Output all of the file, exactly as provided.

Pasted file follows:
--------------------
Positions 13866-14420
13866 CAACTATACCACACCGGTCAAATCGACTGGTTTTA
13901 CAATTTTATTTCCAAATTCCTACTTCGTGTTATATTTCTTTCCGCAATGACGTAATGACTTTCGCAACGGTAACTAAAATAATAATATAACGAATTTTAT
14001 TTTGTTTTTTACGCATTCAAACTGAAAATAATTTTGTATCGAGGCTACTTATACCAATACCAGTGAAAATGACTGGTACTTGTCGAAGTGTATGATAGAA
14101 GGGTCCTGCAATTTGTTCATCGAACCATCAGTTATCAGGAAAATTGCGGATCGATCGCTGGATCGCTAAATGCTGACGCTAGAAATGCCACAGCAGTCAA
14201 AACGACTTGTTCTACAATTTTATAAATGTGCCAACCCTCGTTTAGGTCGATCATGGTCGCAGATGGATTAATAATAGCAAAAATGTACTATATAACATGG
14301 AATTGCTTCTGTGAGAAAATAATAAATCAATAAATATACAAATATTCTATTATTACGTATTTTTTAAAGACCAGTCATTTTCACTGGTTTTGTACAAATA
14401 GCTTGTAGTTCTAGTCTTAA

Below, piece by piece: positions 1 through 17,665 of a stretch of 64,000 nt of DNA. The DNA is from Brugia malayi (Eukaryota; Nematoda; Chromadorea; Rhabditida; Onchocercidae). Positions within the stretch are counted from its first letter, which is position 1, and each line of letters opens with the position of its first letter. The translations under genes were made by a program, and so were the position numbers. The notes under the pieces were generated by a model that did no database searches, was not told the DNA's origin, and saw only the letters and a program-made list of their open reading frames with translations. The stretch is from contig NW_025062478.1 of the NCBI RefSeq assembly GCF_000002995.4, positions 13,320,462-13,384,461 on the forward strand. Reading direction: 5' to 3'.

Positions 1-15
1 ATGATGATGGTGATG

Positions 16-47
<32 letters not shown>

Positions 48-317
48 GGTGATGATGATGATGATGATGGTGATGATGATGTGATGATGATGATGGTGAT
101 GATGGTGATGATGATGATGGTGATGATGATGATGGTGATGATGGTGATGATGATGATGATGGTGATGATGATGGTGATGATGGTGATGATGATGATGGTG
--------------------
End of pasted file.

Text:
Positions 13866-14420
13866 CAACTATACCACACCGGTCAAATCGACTGGTTTTA
13901 CAATTTTATTTCCAAATTCCTACTTCGTGTTATATTTCTTTCCGCAATGACGTAATGACTTTCGCAACGGTAACTAAAATAATAATATAACGAATTTTAT
14001 TTTGTTTTTTACGCATTCAAACTGAAAATAATTTTGTATCGAGGCTACTTATACCAATACCAGTGAAAATGACTGGTACTTGTCGAAGTGTATGATAGAA
14101 GGGTCCTGCAATTTGTTCATCGAACCATCAGTTATCAGGAAAATTGCGGATCGATCGCTGGATCGCTAAATGCTGACGCTAGAAATGCCACAGCAGTCAA
14201 AACGACTTGTTCTACAATTTTATAAATGTGCCAACCCTCGTTTAGGTCGATCATGGTCGCAGATGGATTAATAATAGCAAAAATGTACTATATAACATGG
14301 AATTGCTTCTGTGAGAAAATAATAAATCAATAAATATACAAATATTCTATTATTACGTATTTTTTAAAGACCAGTCATTTTCACTGGTTTTGTACAAATA
14401 GCTTGTAGTTCTAGTCTTAA

Below, piece by piece: positions 1 through 17,665 of a stretch of 64,000 nt of DNA. The DNA is from Brugia malayi (Eukaryota; Nematoda; Chromadorea; Rhabditida; Onchocercidae). Positions within the stretch are counted from its first letter, which is position 1, and each line of letters opens with the position of its first letter. The translations under genes were made by a program, and so were the position numbers. The notes under the pieces were generated by a model that did no database searches, was not told the DNA's origin, and saw only the letters and a program-made list of their open reading frames with translations. The stretch is from contig NW_025062478.1 of the NCBI RefSeq assembly GCF_000002995.4, positions 13,320,462-13,384,461 on the forward strand. Reading direction: 5' to 3'.

Positions 1-15
1 ATGATGATGGTGATG

Positions 16-47
<32 letters not shown>

Positions 48-317
48 GGTGATGATGATGATGATGATGGTGATGATGATGTGATGATGATGATGGTGAT
101 GATGGTGATGATGATGATGGTGATGATGATGATGGTGATGATGGTGATGATGATGATGATGGTGATGATGATGGTGATGATGGTGATGATGATGATGGTG